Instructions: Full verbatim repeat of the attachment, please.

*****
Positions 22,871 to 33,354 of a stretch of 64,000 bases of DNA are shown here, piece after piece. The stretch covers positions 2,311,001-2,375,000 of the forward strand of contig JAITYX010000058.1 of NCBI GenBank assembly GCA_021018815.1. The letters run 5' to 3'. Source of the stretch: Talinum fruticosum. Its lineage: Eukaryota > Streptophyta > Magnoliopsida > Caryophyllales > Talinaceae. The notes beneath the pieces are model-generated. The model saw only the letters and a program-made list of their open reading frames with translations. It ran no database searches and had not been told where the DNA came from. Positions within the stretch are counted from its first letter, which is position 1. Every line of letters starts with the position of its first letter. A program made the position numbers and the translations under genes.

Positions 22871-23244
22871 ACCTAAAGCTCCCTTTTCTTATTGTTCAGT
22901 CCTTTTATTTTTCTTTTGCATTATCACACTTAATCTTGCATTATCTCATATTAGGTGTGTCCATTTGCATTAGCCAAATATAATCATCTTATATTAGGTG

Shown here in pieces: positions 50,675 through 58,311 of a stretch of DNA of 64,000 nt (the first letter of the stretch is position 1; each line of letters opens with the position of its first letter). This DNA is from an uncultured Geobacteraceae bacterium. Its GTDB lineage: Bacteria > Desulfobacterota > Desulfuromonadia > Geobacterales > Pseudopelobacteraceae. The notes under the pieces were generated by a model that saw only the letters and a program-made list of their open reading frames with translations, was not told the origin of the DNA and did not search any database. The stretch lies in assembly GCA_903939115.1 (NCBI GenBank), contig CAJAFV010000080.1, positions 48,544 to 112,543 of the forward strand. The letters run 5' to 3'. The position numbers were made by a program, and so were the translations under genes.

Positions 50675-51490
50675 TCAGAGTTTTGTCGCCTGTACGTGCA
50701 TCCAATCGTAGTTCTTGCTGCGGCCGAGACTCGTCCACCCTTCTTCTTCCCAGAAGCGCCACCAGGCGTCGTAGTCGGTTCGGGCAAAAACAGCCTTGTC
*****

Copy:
Positions 22,871 to 33,354 of a stretch of 64,000 bases of DNA are shown here, piece after piece. The stretch covers positions 2,311,001-2,375,000 of the forward strand of contig JAITYX010000058.1 of NCBI GenBank assembly GCA_021018815.1. The letters run 5' to 3'. Source of the stretch: Talinum fruticosum. Its lineage: Eukaryota > Streptophyta > Magnoliopsida > Caryophyllales > Talinaceae. The notes beneath the pieces are model-generated. The model saw only the letters and a program-made list of their open reading frames with translations. It ran no database searches and had not been told where the DNA came from. Positions within the stretch are counted from its first letter, which is position 1. Every line of letters starts with the position of its first letter. A program made the position numbers and the translations under genes.

Positions 22871-23244
22871 ACCTAAAGCTCCCTTTTCTTATTGTTCAGT
22901 CCTTTTATTTTTCTTTTGCATTATCACACTTAATCTTGCATTATCTCATATTAGGTGTGTCCATTTGCATTAGCCAAATATAATCATCTTATATTAGGTG

Shown here in pieces: positions 50,675 through 58,311 of a stretch of DNA of 64,000 nt (the first letter of the stretch is position 1; each line of letters opens with the position of its first letter). This DNA is from an uncultured Geobacteraceae bacterium. Its GTDB lineage: Bacteria > Desulfobacterota > Desulfuromonadia > Geobacterales > Pseudopelobacteraceae. The notes under the pieces were generated by a model that saw only the letters and a program-made list of their open reading frames with translations, was not told the origin of the DNA and did not search any database. The stretch lies in assembly GCA_903939115.1 (NCBI GenBank), contig CAJAFV010000080.1, positions 48,544 to 112,543 of the forward strand. The letters run 5' to 3'. The position numbers were made by a program, and so were the translations under genes.

Positions 50675-51490
50675 TCAGAGTTTTGTCGCCTGTACGTGCA
50701 TCCAATCGTAGTTCTTGCTGCGGCCGAGACTCGTCCACCCTTCTTCTTCCCAGAAGCGCCACCAGGCGTCGTAGTCGGTTCGGGCAAAAACAGCCTTGTC